By Evie Andreou
HEALTH Minister George Pamporidis said on Monday he is ‘no Robin Hood’ seeking to punish all those who prey on public hospitals but that he wants to make sure members of the public get the healthcare they deserve.
Speaking on state broadcaster CyBC’s evening news show, Pamporidis pledged to have the national health scheme (NHS) implemented before the end of his service.
“The political mandate I received is to speed up in every possible way the implementation of the NHS,” he said.
He added that for this to be feasible, the existence of a spirit of “constructive cooperation” is necessary.
He also said that if he doesn’t see the implementation of the NHS as health minister, “it means that I will have failed in the duty I was assigned”.
Commenting on past statements he made on the public health sector, where he spoke of the existence of fiefdoms, he said that anyone who had dealings with the health sector, knows very well what he is talking about.
“I am not bringing this subject up out of vindictiveness, or because I want to appear as a Robin Hood seeking to punish all those who prey on public hospitals. What interests me is for the public hospitals to operate properly and for members of the public to receive the service they are entitled to,” he said.
“At the end of the day, the public is paying for these services, it is they who are our bosses,” Pamporidis said.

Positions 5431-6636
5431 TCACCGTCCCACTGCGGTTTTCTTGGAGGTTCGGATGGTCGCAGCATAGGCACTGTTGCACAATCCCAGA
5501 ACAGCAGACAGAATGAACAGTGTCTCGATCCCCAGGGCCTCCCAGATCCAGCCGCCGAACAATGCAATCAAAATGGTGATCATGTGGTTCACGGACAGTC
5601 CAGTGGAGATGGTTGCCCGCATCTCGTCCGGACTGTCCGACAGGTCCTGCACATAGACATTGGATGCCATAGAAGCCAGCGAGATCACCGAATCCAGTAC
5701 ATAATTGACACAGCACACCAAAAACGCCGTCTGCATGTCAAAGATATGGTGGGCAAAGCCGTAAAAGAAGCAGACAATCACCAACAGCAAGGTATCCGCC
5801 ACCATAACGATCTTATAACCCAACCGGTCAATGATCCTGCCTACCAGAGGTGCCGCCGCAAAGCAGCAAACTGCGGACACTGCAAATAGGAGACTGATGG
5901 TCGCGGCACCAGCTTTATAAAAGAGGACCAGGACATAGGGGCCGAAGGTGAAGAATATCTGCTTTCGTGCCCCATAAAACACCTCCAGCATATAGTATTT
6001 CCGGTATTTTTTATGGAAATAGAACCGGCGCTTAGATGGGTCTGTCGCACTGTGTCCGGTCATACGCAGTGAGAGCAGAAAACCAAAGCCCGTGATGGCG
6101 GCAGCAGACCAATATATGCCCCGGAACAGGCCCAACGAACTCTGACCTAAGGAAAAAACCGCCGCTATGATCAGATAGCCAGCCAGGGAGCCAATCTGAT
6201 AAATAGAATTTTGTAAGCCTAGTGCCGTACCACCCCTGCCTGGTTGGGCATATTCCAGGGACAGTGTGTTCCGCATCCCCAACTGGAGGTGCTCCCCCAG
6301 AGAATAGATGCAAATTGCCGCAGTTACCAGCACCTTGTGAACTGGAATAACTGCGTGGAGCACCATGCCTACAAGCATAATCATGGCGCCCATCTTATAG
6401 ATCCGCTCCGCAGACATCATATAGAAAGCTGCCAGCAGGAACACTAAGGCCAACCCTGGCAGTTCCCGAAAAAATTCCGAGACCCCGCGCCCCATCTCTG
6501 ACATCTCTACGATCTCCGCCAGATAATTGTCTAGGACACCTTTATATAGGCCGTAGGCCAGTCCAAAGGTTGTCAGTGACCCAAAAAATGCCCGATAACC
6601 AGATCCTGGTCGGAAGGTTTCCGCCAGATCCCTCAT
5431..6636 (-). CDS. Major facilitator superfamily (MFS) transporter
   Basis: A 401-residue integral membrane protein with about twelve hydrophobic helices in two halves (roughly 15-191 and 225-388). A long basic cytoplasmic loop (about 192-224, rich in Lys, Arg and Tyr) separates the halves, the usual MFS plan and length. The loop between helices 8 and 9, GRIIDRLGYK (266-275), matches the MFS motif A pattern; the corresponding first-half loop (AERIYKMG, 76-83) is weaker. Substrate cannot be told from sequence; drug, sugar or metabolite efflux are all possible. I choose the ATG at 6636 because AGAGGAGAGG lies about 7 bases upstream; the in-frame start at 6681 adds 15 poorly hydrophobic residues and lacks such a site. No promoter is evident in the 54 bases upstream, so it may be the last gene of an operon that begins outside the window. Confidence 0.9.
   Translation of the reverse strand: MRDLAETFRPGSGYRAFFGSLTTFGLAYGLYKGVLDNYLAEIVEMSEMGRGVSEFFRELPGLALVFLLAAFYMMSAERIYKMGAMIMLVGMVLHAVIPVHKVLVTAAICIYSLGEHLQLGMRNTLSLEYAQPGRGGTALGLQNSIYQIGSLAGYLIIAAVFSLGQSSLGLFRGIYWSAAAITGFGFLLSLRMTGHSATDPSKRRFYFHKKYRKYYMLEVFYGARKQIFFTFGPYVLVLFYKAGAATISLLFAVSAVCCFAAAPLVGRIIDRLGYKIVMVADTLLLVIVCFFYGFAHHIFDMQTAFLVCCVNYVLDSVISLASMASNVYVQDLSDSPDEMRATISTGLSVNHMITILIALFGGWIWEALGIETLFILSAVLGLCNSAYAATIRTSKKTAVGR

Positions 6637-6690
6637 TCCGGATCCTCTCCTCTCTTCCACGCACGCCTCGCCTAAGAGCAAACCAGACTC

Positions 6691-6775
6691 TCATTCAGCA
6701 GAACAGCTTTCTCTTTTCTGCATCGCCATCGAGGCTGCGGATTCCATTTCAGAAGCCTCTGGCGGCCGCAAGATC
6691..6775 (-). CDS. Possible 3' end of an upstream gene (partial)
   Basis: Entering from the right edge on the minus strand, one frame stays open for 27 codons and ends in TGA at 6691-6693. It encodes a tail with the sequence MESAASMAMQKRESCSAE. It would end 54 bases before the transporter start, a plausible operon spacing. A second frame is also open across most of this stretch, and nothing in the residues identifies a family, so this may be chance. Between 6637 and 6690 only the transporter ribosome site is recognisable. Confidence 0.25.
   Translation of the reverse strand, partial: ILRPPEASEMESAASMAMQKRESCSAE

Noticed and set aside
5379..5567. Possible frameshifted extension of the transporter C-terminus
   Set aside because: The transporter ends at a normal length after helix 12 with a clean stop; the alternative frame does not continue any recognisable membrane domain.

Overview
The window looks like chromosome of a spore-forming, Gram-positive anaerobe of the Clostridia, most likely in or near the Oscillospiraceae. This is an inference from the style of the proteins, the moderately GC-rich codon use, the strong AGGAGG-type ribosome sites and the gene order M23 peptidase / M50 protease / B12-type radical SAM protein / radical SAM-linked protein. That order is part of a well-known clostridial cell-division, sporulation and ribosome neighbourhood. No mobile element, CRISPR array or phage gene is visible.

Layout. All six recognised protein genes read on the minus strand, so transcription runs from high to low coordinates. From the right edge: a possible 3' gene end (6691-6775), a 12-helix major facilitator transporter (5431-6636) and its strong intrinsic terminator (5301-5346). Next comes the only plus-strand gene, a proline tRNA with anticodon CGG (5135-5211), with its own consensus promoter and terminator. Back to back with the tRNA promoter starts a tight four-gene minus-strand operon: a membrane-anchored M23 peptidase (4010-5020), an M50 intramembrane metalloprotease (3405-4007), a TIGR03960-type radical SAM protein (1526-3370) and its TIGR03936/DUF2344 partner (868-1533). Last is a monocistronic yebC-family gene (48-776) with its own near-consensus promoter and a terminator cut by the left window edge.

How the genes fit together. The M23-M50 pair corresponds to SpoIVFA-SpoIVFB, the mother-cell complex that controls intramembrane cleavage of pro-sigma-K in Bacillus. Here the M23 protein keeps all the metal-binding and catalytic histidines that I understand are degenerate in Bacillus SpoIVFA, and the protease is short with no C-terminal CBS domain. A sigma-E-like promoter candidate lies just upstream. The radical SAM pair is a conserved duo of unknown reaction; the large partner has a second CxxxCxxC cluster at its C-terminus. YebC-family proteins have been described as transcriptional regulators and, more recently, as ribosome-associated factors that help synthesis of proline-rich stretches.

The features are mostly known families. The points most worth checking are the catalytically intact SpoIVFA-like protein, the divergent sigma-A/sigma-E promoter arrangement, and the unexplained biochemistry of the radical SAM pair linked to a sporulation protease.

When a patient visits a public hospital, he said, whether some like it or not, he or she is a customer.
The health minister’s pledge earlier in the month to clean out corruption and rival cliques in the health service was welcomed by political parties and offered him their support. All criticised the state of the health services and the failure until now to implement a national health scheme, a requirement of Cyprus’ bailout programme. Under the deal, Cyprus was supposed to offer a national healthcare scheme by 2015.
Pamboridis succeeded Philippos Patsalis who resigned in July, citing personal reasons, but his resignation letter also spoke of vested interests that stood in the way of vital reforms.
Patsalis, appointed in March 2014, had set to have the NHS implemented as soon as possible, but after a number of delays due to disagreements with health professionals, unions, and other technical issues, the dates were constantly pushed back. The latest implementation dates he had announced were September 2016, or two months later in the worst case scenario, for phase one, and March 2017 for phase two.
Patsalis had warned that it was imperative MPs approved the bill before the summer recess to avoid losing momentum, but following pressure from unions the president’s office had announced at the eleventh hour that the dialogue between the health ministry and health sector professionals would continue until mid-September, before the bill was sent to parliament to vote.